Federal Government won't block Amazon from acquiring Whole Foods

Federal Government won't block Amazon from acquiring Whole Foods

Federal Government won't block Amazon from acquiring Whole Foods

Whole Foods shares rose 0.7% in after-hours trading to $41.96, still shy of the deal's $42 per-share price tag.

Some argued the deal could give Amazon too much power over the USA economy and could violate antitrust laws on market competition.

Amazon's purchase of Whole Foods is another step closer to reality, after the Federal Trade Commission decided the grocery deal would not hamper competition or provide an unfair advantage. The acquisition is expected to close in the second half of 2017. Regulators tend to block deals when two direct competitors are combining, and Amazon - despite its dominance in the online marketplace - doesn't now have a big groceries business.

Last month, the top Democrat on the U.S. House of Representatives' antitrust subcommittee voiced concerns about the plan and sought a hearing to look into the deal's impact on consumers.

The review of the deal comes as technology giants like Amazon and Google are drawing greater criticism about their dominance of markets, from e-commerce to online advertising. Trump wrote in a tweet.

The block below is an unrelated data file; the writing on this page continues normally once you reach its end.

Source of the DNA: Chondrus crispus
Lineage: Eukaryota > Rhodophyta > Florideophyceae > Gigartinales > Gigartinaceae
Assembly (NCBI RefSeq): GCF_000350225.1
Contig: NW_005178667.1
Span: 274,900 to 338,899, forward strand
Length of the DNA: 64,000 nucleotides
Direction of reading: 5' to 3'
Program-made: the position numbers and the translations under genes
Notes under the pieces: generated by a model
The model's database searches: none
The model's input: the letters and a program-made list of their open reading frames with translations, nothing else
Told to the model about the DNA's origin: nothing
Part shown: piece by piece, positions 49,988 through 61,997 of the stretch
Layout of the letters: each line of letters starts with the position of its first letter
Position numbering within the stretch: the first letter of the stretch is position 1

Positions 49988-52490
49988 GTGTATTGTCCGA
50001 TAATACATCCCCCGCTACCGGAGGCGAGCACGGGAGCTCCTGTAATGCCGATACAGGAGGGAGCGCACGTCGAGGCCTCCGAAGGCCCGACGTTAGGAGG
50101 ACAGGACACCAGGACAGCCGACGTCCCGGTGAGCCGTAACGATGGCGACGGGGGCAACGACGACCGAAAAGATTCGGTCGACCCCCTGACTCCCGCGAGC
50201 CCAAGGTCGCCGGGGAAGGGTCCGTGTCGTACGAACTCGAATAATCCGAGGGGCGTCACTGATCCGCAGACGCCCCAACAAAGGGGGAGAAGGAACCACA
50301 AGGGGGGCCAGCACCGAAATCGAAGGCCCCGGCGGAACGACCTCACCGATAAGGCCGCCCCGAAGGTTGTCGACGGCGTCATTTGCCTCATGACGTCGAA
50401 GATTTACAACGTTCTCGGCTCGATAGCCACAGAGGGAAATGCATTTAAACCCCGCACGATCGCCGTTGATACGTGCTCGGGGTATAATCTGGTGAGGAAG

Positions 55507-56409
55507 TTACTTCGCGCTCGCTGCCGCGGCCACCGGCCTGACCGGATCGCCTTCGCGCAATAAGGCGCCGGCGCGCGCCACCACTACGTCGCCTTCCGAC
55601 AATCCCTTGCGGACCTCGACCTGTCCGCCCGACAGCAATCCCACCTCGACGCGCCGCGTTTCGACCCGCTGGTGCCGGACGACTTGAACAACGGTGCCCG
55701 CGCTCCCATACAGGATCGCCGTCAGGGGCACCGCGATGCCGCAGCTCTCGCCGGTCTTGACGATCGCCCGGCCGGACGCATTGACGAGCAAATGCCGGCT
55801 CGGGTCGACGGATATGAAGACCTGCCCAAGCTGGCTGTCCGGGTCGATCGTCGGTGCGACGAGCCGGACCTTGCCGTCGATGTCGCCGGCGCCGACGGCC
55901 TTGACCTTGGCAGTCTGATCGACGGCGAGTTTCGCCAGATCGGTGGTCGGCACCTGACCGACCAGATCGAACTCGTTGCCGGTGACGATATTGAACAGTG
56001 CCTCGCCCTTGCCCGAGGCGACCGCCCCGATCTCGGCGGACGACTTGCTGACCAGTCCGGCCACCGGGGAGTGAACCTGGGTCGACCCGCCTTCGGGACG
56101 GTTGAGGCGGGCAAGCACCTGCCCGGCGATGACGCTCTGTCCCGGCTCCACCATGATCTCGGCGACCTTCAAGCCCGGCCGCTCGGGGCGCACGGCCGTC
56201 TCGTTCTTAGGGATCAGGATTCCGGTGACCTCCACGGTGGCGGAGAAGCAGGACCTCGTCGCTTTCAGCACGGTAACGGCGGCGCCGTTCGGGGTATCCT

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Some critics, however, had argued that the government could attempt to block the merger since Amazon might leverage its retail and supply chain power to dominate a new market.

Amazon and Whole Foods have not given many details about what might change for customers, though Whole Foods CEO John Mackey gave some general clues at a town hall with employees after the deal was announced.

"The FTC quickly decided that the combination did not create a significant danger of lessening competition in any market", Erik Gordon, a business professor at the University of MI, said.

Consumer Watchdog, a group that had urged the FTC to take action to block the merger, said in a statement it was disappointed.

"Apparently the only way to hold Amazon accountable for its abuse of consumers is at the state level", the organization said in a statement. Of course, the FTC always has the ability to investigate anticompetitive conduct should such action be warranted."At the time of the announcement in June, the deal rattled the market as grocery stocks shifted, boosting Amazon and Whole Foods stocks 2.44% and 29.10%, respectively".

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